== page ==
Please vote for the TWO best Astronomy Pictures of the Day (image and text) for past July 26 APODs.
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Why does the Sombrero Galaxy look like a hat? Reasons include the Sombrero
's unusually large and extended central bulge of stars, and dark prominent dust
lanes that appear in a disk that we see nearly edge-on
. Billions of old stars
cause the diffuse glow of the extended central bulge. Close inspection of the bulge in the above photograph
shows many points of light that are actually globular clusters
's spectacular dust ring
s harbor many younger and brighter stars, and show intricate details astronomers don't yet fully understand
. The very center of the Sombrero
glows across the electromagnetic spectrum
, and is thought to house a large black hole
. Fifty million-year-old light from the Sombrero Galaxy
can be seen with a small telescope
towards the constellation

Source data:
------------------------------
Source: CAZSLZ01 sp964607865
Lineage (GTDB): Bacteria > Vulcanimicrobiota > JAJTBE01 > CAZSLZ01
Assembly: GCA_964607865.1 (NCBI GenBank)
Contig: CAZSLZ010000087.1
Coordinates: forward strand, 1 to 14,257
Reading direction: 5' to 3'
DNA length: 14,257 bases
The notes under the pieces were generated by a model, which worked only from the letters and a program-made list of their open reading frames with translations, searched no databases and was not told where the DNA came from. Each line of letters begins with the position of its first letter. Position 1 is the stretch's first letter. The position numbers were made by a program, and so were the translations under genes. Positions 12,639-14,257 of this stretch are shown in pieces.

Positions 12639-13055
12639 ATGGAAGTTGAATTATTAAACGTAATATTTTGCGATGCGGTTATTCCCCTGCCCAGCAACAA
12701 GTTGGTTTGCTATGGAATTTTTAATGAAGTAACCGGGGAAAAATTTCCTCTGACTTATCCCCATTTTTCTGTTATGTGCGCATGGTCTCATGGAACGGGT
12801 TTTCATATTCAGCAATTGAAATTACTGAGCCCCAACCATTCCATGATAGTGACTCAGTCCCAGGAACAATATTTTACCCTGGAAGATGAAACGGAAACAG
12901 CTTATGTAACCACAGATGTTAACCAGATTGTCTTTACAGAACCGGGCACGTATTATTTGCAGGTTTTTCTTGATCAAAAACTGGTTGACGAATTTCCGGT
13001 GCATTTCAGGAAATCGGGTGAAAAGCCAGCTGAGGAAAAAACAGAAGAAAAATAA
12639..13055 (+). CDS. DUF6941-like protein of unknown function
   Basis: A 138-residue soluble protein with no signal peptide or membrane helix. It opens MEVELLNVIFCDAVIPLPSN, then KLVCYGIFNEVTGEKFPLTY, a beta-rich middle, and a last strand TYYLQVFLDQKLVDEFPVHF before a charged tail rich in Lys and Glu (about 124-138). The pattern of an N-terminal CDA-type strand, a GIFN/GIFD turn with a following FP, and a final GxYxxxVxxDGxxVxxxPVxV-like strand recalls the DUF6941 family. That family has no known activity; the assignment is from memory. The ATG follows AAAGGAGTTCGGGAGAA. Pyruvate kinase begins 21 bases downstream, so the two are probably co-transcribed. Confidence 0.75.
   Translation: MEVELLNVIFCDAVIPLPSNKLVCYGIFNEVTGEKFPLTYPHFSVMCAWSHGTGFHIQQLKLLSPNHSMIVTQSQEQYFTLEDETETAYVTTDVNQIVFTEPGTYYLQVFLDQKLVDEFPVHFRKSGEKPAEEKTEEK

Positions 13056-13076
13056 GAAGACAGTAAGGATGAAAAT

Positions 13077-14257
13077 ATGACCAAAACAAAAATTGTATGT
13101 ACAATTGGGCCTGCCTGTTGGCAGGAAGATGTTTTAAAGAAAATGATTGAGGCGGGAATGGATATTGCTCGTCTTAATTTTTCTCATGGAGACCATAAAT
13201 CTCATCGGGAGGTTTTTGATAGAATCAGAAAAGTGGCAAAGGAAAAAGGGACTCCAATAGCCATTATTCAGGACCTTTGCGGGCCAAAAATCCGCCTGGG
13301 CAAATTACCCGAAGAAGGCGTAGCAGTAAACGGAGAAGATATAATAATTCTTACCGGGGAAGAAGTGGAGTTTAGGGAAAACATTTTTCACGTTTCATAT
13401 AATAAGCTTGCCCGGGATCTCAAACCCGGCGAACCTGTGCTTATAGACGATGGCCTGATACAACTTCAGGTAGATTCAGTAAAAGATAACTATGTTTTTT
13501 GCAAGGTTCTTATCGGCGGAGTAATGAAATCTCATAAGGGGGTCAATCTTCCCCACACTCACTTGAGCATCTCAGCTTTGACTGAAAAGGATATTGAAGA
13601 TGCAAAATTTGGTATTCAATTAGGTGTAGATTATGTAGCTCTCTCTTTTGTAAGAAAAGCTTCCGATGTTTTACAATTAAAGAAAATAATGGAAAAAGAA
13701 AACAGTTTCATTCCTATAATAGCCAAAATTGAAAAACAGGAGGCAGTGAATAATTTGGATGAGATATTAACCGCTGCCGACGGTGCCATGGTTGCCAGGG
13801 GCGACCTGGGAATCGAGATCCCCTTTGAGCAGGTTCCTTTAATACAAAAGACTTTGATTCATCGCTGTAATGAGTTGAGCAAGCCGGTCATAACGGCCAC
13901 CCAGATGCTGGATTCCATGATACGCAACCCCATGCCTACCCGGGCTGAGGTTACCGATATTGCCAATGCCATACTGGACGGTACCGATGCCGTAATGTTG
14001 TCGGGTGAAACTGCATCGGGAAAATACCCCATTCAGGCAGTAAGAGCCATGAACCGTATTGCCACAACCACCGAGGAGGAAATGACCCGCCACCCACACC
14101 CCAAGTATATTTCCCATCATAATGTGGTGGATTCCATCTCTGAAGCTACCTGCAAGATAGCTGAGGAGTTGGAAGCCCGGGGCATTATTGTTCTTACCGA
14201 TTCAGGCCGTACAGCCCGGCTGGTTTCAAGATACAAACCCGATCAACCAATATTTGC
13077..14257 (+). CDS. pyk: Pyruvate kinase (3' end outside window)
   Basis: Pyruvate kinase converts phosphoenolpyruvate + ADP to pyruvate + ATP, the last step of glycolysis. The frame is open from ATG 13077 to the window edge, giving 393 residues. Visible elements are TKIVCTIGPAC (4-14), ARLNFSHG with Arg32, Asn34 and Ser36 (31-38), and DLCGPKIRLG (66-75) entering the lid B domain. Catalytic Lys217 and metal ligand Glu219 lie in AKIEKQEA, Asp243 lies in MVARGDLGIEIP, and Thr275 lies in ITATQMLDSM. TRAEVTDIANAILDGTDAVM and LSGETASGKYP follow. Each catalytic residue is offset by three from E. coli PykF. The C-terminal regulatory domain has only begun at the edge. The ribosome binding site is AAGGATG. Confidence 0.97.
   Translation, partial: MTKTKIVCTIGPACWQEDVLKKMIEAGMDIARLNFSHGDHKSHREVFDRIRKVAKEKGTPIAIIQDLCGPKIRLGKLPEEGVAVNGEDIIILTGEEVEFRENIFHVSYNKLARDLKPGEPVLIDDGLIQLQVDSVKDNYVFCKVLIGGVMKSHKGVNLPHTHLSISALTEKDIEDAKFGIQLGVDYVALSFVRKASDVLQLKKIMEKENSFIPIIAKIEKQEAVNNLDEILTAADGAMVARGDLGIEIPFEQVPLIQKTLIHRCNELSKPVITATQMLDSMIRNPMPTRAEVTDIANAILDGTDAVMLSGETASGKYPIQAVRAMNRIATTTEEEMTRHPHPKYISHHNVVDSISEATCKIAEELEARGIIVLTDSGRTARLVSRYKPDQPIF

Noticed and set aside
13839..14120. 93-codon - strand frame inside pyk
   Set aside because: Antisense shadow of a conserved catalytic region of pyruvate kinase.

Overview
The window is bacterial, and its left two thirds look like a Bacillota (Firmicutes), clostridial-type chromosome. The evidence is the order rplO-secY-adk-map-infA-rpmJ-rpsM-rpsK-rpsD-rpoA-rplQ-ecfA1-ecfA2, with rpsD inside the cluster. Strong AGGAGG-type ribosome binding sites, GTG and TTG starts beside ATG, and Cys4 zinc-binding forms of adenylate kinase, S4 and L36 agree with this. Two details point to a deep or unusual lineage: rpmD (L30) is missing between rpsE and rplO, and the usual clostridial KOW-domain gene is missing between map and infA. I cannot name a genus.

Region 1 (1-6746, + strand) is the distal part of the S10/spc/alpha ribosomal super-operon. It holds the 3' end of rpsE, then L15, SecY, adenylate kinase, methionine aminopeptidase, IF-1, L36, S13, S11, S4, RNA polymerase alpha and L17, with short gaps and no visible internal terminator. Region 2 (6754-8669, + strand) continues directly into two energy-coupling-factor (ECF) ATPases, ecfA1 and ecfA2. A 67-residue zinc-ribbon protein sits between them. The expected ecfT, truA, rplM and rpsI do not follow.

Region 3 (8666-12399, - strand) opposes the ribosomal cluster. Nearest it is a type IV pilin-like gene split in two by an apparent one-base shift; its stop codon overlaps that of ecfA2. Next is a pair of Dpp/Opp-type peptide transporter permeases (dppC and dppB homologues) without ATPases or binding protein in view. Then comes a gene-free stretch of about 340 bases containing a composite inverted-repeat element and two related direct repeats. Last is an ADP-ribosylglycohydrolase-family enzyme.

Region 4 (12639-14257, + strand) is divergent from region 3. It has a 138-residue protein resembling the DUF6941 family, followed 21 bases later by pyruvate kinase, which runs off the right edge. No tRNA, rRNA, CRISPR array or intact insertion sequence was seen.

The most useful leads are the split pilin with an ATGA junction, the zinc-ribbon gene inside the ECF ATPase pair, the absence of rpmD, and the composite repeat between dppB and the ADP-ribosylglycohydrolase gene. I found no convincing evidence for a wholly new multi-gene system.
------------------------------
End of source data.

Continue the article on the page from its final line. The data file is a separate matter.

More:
Shiny NGC 253 is one of the brightest spiral galaxies visible, and also one of the dustiest. Some call it the Silver Dollar Galaxy for its appearance in small telescopes, or just the Sculptor Galaxy for its location within the boundaries of the southern constellation Sculptor. First swept up in 1783 by mathematician and astronomer Caroline Herschel, the dusty island universe lies a mere 10 million light-years away. About 70 thousand light-years across, NGC 253 is the largest member of the Sculptor Group of Galaxies, the nearest to our own Local Group of Galaxies. In addition to its spiral dust lanes, tendrils of dust seem to be rising from a galactic disk laced with young star clusters and star forming regions in this sharp color image. The high dust content accompanies frantic star formation, earning NGC 253 the designation of a starburst galaxy. NGC 253 is also known to be a strong source of high-energy x-rays and gamma rays, likely due to massive black holes near the galaxy's center.